Who’s Your Daddy?

For marine flatworms, Pseudoceros bifurcus, “Who’s your daddy?” is a loaded question.

As hermaphrodites, marine flatworms have both male and female sexual organs (Nelson, 2010). They engage in a battle of “penis fencing” to determine who will be a dad, and who will be a mum (Bicknell, 2010). It is undesirable to be a mum because pregnancy exhausts their body (Nelson, 2010).


The flatworms have two white and pointed penises (Nelson, 2010). Source: Ever So Strange


During mating, the goal is for one flatworm to stab its partner with one of its penises (Nelson, 2010), and inject sperm under the partner’s skin (Michiels & Newman, 1998). Michiels and Newman (1998: 647) observed that “individuals try to stab one another, but show strong avoidance behavior when struck by their partner.” The injector is considered the winner as the battle is to avoid being hit by a penis (Nelson, 2010). It will become the dad, while its partner will become the mum. The battle can last for an hour and results in gouged holes on the body.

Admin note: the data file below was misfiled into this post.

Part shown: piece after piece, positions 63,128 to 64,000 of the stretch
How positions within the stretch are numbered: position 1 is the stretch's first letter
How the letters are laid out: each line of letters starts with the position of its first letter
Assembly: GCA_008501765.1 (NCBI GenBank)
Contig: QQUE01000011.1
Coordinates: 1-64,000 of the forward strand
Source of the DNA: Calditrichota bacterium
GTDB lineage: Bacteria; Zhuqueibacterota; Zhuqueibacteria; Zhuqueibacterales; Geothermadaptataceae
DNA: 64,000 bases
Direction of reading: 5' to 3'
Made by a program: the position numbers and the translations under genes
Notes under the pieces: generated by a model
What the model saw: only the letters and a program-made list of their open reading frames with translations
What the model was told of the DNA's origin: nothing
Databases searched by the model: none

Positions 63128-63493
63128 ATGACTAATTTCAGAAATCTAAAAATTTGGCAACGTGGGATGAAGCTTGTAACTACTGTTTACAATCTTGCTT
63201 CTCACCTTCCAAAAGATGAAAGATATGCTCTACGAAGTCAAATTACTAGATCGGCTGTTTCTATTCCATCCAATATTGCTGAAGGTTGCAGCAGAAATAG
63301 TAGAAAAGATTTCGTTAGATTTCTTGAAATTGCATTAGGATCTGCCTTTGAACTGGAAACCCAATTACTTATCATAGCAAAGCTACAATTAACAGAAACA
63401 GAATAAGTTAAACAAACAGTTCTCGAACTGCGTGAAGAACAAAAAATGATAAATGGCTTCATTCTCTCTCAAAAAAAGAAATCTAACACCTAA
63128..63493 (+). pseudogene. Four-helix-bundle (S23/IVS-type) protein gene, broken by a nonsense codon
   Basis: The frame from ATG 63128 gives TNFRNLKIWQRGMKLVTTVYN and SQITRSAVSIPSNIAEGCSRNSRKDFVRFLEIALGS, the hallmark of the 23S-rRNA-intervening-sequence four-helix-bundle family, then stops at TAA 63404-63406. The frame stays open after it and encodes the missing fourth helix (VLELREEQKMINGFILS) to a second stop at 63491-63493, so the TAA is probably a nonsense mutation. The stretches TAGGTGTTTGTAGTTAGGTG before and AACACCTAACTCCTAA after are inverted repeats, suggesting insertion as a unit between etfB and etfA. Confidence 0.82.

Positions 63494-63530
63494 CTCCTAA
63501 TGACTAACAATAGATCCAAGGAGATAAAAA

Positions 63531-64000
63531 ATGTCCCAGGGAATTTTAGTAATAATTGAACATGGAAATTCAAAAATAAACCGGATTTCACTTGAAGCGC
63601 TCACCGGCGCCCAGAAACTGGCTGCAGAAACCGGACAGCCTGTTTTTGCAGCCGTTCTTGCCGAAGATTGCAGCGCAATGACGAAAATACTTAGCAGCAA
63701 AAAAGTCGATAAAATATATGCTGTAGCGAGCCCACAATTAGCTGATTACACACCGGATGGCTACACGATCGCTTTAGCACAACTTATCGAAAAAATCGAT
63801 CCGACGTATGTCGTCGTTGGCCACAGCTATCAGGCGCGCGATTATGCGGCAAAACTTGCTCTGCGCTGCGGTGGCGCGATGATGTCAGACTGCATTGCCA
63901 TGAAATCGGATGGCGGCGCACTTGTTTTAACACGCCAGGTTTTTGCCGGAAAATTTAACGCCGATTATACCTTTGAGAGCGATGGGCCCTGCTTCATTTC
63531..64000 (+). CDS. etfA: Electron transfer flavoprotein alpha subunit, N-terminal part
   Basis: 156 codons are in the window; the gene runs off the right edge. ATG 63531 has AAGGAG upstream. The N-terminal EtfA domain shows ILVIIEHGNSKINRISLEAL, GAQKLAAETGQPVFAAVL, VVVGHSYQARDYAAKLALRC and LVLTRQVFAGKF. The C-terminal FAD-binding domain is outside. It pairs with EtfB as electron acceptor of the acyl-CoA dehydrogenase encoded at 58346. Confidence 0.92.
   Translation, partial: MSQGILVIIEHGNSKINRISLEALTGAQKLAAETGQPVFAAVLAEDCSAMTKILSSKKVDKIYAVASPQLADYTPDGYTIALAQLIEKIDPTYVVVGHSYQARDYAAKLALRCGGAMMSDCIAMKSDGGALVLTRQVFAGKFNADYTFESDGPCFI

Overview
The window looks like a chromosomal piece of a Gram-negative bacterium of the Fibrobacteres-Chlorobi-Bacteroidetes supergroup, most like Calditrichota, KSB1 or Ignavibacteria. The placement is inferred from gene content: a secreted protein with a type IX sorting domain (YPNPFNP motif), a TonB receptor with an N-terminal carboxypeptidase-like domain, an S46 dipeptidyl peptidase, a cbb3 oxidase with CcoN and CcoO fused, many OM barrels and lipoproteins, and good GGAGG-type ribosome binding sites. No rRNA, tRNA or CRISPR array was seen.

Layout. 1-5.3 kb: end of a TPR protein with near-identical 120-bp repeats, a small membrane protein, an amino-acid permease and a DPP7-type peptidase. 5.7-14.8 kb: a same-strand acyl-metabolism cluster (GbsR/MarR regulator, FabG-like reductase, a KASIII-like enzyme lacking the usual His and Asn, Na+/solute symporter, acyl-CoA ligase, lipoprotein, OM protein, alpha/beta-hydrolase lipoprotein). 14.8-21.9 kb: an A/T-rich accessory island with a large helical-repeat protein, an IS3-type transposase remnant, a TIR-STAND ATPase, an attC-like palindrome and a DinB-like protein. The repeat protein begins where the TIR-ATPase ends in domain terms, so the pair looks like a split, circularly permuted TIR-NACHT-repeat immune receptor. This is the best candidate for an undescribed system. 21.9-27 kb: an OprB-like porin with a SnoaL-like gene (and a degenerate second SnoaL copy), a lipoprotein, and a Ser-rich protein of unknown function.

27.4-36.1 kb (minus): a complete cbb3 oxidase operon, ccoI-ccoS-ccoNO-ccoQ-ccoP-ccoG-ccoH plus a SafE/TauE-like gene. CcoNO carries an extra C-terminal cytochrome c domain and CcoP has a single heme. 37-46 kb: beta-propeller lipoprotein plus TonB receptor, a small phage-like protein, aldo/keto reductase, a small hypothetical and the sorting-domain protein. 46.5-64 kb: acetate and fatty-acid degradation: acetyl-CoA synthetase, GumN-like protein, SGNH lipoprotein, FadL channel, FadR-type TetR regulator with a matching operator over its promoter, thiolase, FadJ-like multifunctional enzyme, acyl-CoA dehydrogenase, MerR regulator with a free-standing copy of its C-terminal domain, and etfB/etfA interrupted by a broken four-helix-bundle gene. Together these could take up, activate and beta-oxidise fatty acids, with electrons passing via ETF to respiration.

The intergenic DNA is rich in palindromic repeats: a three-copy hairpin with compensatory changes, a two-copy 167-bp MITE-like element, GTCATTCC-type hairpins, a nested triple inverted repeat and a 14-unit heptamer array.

You may wonder what drives these seemingly docile creatures to engage in physically damaging sex (Michiels & Newman, 1998). “Penis fencing” can be explained using a cost-benefit analysis. For dads, injecting sperm offers direct access to eggs without any responsibility, ability to father more eggs in more partners and fewer wounds to heal; whereas mums bear the costs of wound healing, lose control over fertilization (Michiels & Newman, 1998), raise the young and care for the developing eggs (Bicknell, 2010). Sperm injections by better “stabbers” produce more successful offspring too (Michiels & Newman, 1998).

The benefits of stabbing greatly outweigh the costs of being stabbed, which explains why marine flatworms favor the role of a dad and make love in a warlike manner.


Literature Cited

“Flatworms and penis fencing,” by Nelson, B. Scienceray, 15 Apr 2010. URL: http://scienceray.com/biology/flatworms-and-penis-fencing/ (accessed on 21 Mar 2013).

“Flatworm penis-fencing,” by Ever So Strange. Ever So Strange, 6 Feb 2011. URL: http://www.eversostrange.com/2011/02/06/flatworm-penis-fencing/ (accessed on 21 Mar 2013).

Michiels, N. K. & Newman, L. J., 1998. Sex and violence in hermaphrodites. Nature, 391(6668): 647.

“Really weird animal behavior,” by Bicknell, E. Squidoo, 2010. URL: http://www.squidoo.com/animal-behavior (accessed on 21 Mar 2013).

“World’s Weirdest – Flatworm Penis Fencing – YouTube,” by National Geographic. NatGeoWild YouTube Channel, 4 Jun 2012. URL: http://www.youtube.com/watch?v=wn3xluIRh1Y (accessed on 21 Mar 2013).